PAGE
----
New evidence of a long-term planetary thermostat to remove excess CO2
Scientists working in the North Atlantic have found the clearest geologic evidence yet of a planetary thermostat that counteracts the warming cause by massive amounts of greenhouse gas by absorbing CO2 into the rocky sediments of the Earth itself.
The researchers said they analyzed ocean floor sediment off the coast of Newfoundland to confirm a sudden release and subsequent removal of CO2 that occurred 56 million years ago during the Paleocene-Eocene Thermal Maximum (PETM). That event, in which thousands of petagrams of carbon were released into the atmosphere and ocean in just a few thousand years, is considered by many researchers to be the closest ancient analogue to today's rise in atmospheric carbon levels.
"It's long been thought that when the planet warms, as it did during the PETM, the rate of rock weathering on land, which absorbs CO2 from the atmosphere, increases. This draws down CO2 and cools the planet back down again," said Yale University geologist Donald E. Penman, a postdoctoral fellow in the lab of Pincelli Hull and first author of a paper reporting the findings in the journal Nature Geoscience.
The products of that weathering process, Penman explained, are dissolved ions that end up in the ocean, where organisms such as plankton and corals turn them into calcium carbonate. The carbon is not fully removed from the system until that calcium carbonate is buried in sediments.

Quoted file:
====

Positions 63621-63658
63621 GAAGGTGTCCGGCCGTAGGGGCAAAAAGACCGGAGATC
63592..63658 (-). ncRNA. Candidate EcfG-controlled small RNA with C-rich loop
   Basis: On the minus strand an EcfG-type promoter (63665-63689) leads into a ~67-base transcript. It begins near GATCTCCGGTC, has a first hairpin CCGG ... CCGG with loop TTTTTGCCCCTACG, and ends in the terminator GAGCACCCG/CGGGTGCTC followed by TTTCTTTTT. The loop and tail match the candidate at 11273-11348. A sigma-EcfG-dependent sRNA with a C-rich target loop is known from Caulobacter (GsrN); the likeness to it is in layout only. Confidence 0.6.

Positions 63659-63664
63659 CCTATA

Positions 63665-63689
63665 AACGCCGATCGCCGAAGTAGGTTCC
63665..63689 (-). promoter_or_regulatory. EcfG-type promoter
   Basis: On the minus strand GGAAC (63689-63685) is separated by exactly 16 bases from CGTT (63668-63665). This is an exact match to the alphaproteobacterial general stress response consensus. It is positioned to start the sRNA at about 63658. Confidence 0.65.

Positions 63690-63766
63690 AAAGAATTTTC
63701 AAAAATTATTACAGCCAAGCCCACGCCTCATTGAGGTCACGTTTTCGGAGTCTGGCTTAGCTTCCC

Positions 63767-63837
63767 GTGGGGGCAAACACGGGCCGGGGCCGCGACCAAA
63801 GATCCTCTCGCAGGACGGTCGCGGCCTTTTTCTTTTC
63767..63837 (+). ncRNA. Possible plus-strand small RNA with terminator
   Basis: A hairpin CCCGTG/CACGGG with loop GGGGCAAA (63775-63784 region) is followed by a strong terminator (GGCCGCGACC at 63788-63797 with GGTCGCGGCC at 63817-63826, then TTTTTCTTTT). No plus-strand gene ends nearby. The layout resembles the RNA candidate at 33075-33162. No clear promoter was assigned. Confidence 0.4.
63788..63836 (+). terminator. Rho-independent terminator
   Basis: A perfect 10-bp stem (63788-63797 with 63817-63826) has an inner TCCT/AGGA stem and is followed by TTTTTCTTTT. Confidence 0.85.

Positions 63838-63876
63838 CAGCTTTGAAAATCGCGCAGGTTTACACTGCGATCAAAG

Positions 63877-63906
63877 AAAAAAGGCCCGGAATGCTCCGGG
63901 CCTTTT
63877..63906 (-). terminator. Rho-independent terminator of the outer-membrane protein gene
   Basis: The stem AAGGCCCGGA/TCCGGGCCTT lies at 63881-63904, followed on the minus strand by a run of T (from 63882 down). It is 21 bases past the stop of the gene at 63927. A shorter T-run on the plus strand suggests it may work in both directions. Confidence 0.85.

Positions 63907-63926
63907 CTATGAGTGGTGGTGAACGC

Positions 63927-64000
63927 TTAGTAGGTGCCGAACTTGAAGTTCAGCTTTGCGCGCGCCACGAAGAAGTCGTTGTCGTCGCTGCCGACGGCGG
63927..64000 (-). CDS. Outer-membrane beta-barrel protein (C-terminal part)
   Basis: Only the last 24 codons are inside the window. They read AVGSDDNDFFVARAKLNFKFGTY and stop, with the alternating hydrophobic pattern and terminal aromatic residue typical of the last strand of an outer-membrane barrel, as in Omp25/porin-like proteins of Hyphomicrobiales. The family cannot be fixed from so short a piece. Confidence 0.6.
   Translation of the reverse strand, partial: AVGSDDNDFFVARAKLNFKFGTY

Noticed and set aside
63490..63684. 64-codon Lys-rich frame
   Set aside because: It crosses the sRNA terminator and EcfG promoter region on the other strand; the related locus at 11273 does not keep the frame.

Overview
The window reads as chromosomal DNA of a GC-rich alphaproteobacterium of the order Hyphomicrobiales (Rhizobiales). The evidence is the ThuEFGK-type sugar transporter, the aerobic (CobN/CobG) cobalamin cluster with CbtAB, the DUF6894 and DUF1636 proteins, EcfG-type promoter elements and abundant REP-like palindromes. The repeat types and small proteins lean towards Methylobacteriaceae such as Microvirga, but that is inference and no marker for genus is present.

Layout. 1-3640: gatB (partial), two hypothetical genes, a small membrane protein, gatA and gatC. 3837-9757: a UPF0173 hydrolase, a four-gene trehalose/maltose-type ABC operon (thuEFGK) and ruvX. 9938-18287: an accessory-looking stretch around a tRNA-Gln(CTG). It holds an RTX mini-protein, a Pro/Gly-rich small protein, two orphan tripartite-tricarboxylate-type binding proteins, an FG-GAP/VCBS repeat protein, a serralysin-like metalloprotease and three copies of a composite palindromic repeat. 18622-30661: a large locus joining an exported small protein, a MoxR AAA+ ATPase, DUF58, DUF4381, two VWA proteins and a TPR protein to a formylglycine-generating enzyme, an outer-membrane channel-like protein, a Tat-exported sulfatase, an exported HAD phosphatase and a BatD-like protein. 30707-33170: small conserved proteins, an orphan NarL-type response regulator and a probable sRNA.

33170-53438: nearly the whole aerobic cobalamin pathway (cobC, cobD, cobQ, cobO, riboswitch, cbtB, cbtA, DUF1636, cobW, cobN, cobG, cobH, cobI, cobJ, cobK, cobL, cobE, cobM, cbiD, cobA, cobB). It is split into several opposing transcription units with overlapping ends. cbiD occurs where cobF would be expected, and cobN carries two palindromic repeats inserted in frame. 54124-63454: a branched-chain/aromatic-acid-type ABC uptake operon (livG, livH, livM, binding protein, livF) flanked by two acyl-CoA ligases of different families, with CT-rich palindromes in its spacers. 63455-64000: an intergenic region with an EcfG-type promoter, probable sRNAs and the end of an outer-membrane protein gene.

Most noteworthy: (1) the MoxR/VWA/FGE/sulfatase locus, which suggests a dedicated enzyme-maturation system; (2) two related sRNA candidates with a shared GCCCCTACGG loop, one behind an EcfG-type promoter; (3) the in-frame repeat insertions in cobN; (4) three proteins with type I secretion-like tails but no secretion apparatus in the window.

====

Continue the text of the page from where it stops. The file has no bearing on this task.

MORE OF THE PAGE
"What our paper details is a pulse of carbonate burial in the aftermath of the PETM," Penman said. "We analyzed a sediment core in which, before the PETM, there is no carbonate at all, and then in the recovery phase of the event, it has lots of carbonate."
The work builds upon a large body of research about carbon cycling begun a generation ago by the late Yale geochemist Robert Berner. It was Berner who pioneered the notion of a planetary thermostat mechanism via rock weathering and carbonate burial in sediments.
Penman and his co-authors collected core samples from sea floor sediments located in an area known as the Newfoundland sediment drifts. The effort was part of a research voyage undertaken by the Integrated Ocean Drilling Program, aboard the scientific drilling ship JOIDES Resolution. The chief scientists on the voyage were Richard Norris of the Scripps Institute of Oceanography and Paul Wilson of the University of Southampton, in the United Kingdom. Norris is a co-author of the new paper.
The data will help scientists as they try to understand the causes and effects of the PETM, say the researchers, and also may provide insight into how Earth will handle rising carbon levels in the future.
"We believe this process is going to operate in response to carbon emissions related to human activity," Penman said. "But if the PETM is any guide, it will take tens of thousands of years."